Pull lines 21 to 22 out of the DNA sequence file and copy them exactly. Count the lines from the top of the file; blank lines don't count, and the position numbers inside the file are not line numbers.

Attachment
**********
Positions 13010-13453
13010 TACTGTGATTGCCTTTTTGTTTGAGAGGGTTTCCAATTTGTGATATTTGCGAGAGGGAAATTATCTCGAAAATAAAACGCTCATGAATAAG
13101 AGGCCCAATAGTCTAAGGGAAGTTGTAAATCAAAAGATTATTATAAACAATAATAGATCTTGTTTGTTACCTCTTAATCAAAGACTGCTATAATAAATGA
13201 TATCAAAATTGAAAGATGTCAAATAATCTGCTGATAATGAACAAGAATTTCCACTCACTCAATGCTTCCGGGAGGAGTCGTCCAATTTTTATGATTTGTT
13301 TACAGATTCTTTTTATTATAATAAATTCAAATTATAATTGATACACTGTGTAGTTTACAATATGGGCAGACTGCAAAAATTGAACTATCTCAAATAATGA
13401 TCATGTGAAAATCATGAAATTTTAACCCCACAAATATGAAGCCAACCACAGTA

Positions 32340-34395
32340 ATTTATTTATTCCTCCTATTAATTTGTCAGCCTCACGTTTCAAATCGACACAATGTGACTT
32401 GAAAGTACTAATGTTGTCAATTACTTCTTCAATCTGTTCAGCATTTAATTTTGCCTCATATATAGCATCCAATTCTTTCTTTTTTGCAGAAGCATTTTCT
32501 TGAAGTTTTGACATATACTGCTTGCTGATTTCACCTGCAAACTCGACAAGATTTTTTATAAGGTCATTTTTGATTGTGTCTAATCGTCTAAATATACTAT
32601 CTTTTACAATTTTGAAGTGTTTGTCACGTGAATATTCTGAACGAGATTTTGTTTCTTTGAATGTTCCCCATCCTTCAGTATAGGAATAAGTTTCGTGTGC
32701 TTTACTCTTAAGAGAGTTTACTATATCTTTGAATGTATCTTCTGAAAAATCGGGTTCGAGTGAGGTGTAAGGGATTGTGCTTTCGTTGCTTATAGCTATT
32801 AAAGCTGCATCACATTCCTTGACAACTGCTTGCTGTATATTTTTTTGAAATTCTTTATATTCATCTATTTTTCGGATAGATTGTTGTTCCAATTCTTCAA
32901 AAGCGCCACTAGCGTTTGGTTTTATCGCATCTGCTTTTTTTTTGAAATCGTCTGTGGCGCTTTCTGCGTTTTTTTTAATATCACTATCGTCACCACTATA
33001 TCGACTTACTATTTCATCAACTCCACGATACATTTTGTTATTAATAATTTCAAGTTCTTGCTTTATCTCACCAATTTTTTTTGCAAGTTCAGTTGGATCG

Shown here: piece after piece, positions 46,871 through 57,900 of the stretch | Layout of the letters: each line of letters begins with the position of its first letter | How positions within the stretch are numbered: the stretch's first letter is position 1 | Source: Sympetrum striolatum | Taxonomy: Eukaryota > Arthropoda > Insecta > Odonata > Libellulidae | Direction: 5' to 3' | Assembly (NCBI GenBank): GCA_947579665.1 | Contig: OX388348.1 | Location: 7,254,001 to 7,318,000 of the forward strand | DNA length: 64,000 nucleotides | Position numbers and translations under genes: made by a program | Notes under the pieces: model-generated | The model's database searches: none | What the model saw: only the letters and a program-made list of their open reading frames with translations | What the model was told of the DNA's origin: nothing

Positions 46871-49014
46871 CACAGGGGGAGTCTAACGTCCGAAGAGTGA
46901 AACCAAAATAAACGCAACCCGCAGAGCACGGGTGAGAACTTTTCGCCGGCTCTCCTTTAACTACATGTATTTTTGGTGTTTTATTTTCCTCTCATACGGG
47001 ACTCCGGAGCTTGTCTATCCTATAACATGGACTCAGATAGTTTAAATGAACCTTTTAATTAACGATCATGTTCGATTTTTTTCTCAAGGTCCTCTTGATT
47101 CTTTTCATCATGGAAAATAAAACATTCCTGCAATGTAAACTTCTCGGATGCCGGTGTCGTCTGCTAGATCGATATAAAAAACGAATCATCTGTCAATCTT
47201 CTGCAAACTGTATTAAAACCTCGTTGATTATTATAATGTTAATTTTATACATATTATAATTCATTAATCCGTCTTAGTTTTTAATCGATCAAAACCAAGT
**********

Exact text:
47101 CTTTTCATCATGGAAAATAAAACATTCCTGCAATGTAAACTTCTCGGATGCCGGTGTCGTCTGCTAGATCGATATAAAAAACGAATCATCTGTCAATCTT
47201 CTGCAAACTGTATTAAAACCTCGTTGATTATTATAATGTTAATTTTATACATATTATAATTCATTAATCCGTCTTAGTTTTTAATCGATCAAAACCAAGT